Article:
Tourist-created content: rethinking destination branding

Munar, A.M. 2011, International Journal of Culture, Tourism and Hospitality Research Vol 5 side 291-305.

Purpose - The purpose of this paper is to analyze the relationship between tourists' user-generated content on the web and destination branding, as well as to discuss the online strategies used by destination management organizations. Design/methodology/approach - The research adopts an exploratory study of social media sites and destination brands, relying on qualitative research methods, content analysis and field research. Findings - Tourists are largely contributing to destination image formation, while avoiding the use of the formal elements of the brands. The most popular strategies used by destination management organizations exhibit some crucial weaknesses. However, a strategy based on analytics brings new opportunities for destination branding. Originality/value - The study provides an innovative analysis of tourist-created content and its impact on destination branding and presents a theoretical model of generic web-based strategies. [PUBLICATION ABSTRACT].

Tourist-created content: rethinking destination branding

Munar, A.M.a. , International Journal of Culture, Tourism and Hospitality Research Vol 5 side 291-305.

Purpose - The purpose of this paper is to analyze the relationship between tourists' user-generated content on the web and destination branding, as well as to discuss the online strategies used by destination management organizations. Design/methodology/approach - The research adopts an exploratory study of social media sites and destination brands, relying on qualitative research methods, content analysis and field research. Findings - Tourists are largely contributing to destination image formation, while avoiding the use of the formal elements of the brands. The most popular strategies used by destination management organizations exhibit some crucial weaknesses. However, a strategy based on analytics brings new opportunities for destination branding. Originality/value - The study provides an innovative analysis of tourist-created content and its impact on destination branding and presents a theoretical model of generic web-based strategies. [PUBLICATION ABSTRACT].

Celebration of extreme playfulness: Ekstremsportveko at voss

Mykletun, R.J. 2009, Scandinavian Journal of Hospitality and Tourism Vol 9 side 146-176.

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Causes and outcomes of satisfaction in business relationships

Mysen, T.S., Göran; Payan, Janice M. , Marketing Intelligence & Planning Vol 29 side 123-140.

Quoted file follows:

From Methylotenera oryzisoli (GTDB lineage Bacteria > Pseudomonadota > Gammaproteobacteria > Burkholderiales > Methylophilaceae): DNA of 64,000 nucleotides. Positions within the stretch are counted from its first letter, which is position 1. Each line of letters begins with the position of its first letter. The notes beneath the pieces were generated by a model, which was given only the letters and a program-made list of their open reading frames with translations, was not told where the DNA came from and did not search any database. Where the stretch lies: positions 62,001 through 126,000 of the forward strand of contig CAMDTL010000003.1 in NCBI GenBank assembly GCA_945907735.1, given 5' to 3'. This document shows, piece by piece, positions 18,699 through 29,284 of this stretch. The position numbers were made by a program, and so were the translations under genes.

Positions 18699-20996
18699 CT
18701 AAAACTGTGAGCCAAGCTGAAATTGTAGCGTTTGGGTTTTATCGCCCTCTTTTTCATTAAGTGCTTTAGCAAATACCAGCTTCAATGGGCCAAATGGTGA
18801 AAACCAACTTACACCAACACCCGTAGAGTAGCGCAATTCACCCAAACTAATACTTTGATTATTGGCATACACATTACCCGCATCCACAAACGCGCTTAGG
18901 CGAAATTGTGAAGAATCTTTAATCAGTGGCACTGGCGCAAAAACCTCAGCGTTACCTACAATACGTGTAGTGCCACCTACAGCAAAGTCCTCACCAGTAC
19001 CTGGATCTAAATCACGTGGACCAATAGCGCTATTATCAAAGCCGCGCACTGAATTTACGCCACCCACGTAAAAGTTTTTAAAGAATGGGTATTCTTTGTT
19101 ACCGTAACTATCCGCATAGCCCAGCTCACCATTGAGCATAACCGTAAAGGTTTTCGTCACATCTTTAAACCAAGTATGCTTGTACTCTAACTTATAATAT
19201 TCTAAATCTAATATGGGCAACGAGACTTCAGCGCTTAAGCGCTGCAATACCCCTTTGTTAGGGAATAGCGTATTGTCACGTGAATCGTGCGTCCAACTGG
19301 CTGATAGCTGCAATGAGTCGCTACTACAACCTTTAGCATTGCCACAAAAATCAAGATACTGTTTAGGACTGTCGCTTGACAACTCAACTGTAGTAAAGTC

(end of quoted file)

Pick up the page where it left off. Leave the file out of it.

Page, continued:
This study includes relationship marketing concepts (i.e. trust, commitment, and satisfaction) as precursors to transaction cost theory outcomes (i.e. specific investments, opportunism, and formalization) which are rarely, if ever, included together. Trust and commitment lead to satisfaction and satisfaction in turn leads transaction cost outcomes. The paper aims to address these issues. The random sample is 600 small- to medium-sized Norwegian manufacturers. Confirmatory factor analysis and structural equation modelling was used to examine the responses from 212 key informants. The strongest positive associations are from the relationship marketing portion of the model including trust satisfaction and commitment satisfaction. The highest negative association in the model is satisfaction opportunism. Contrary to predictions, satisfaction did not have a significant association with either specific investments or formalization. Both relationship marketing and transaction cost theory concepts are examined because it is likely that business success may be motivated by both theories. Limitations of the study are that it only includes small- and medium-sized companies in Norway. Second, it does not cover all business-to-business relationships (i.e. only manufacturer-supplier relationships are included). Finally, additional concepts should be included (i.e. dependence, cooperation, and control). The results suggest that managers should work developing high levels of satisfaction in business relationships to dampen the likelihood that business partners will be opportunistic. In this regard, working on a relationship serves as a safeguard against possible future risks (e.g. opportunism). This study is a seed for future research about the causes and outcomes of satisfaction in business relationships..